4. The part about Lily's diary entries which she addressed to Ellen Degeneres. This was a fun and quirky habit that I loved. 

Now, the things that I didn't like:

1. Insta everything. Ugh. I hate when authors do this. Ryle and Lily meet at a rooftop one night and ZAP! Instant attraction! He tells her that he wants to fuck her and she's breathless with desire for him. **pulls a meh face** And what was with all of Ryle's creepy behaviour? Was it supposed to be sexy? Well, it wasn't. And if it wasn't enough that there was insta love, there was also insta friendship! Lily and Issa meet and BAM! They are instant BFFs. 

2. The part of the book where everything was sickeningly perfect and everybody was deliriously happy. Seriously, it was very fake and irritating. 

I might also be a little put off by the ending, even though in retrospect it was perfect. But I was just hoping so strongly for everything to be all right. But then again, that's life. :-( And the world is not a wish granting factory. 

All in all, an okay one time read. 




Friday, January 27, 2017

Review: Dark Matter by Blake Crouch


Published July 26th 2016 by Crown

“If there are infinite worlds, how do I find the one that is uniquely, specifically mine?” 

GOODREADS SYNOPSIS


“Are you happy with your life?” 

Those are the last words Jason Dessen hears before the masked abductor knocks him unconscious. 

Before he awakens to find himself strapped to a gurney, surrounded by strangers in hazmat suits.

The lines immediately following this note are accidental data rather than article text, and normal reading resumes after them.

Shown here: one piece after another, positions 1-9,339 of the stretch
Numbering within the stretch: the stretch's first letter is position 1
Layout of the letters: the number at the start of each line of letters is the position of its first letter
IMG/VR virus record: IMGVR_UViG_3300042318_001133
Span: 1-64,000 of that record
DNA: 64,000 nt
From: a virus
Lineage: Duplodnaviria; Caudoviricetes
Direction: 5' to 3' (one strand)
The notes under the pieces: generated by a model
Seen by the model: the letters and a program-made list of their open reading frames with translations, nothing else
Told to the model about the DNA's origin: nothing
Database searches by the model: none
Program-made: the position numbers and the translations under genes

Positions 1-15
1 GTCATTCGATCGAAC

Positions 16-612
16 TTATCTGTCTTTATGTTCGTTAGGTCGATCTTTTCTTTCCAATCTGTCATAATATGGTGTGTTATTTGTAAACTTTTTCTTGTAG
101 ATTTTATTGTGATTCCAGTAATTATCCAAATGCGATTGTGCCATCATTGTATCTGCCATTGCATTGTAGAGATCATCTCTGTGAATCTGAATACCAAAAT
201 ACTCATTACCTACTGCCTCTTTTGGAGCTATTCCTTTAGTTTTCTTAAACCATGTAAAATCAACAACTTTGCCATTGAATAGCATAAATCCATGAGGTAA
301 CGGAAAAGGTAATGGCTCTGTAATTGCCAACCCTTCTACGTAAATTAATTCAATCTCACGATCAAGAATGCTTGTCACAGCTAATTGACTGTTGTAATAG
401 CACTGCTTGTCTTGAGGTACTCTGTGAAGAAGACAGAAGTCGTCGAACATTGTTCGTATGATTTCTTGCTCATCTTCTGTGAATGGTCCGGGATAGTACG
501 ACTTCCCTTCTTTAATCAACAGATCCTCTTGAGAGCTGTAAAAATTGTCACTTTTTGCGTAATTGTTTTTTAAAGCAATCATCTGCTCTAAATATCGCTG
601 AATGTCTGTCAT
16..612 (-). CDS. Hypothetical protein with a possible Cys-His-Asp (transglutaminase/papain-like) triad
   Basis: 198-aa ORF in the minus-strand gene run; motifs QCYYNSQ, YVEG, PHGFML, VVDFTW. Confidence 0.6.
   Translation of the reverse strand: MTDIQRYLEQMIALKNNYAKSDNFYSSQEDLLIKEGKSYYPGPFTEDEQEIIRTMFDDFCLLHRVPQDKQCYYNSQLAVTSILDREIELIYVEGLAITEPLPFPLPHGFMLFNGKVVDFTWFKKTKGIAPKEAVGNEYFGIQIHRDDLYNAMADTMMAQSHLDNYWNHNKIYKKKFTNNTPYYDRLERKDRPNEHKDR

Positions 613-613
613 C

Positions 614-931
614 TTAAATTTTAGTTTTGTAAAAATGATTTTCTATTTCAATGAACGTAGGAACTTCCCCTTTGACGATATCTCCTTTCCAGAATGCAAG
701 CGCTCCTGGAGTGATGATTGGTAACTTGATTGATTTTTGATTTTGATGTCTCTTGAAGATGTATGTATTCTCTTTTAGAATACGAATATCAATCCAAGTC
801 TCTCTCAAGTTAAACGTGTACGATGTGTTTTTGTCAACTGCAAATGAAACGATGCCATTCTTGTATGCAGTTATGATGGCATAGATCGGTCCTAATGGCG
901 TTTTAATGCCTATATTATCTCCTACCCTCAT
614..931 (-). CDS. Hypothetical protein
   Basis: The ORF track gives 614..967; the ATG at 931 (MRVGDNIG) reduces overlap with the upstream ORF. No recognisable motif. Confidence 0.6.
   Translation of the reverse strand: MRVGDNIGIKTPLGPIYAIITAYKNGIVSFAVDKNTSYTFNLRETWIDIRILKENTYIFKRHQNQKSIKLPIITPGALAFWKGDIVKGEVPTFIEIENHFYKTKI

Before a man Jason’s never met smiles down at him and says, “Welcome back, my friend.” 

In this world he’s woken up to, Jason’s life is not the one he knows. His wife is not his wife. His son was never born. And Jason is not an ordinary college physics professor, but a celebrated genius who has achieved something remarkable. Something impossible.

Is it this world or the other that’s the dream? And even if the home he remembers is real, how can Jason possibly make it back to the family he loves? The answers lie in a journey more wondrous and horrifying than anything he could’ve imagined—one that will force him to confront the darkest parts of himself even as he battles a terrifying, seemingly unbeatable foe.

From the author of the bestselling Wayward Pines trilogy, Dark Matter is a brilliantly plotted tale that is at once sweeping and intimate, mind-bendingly strange and profoundly human—a relentlessly surprising science-fiction thriller about choices, paths not taken, and how far we’ll go to claim the lives we dream of.

MY REVIEW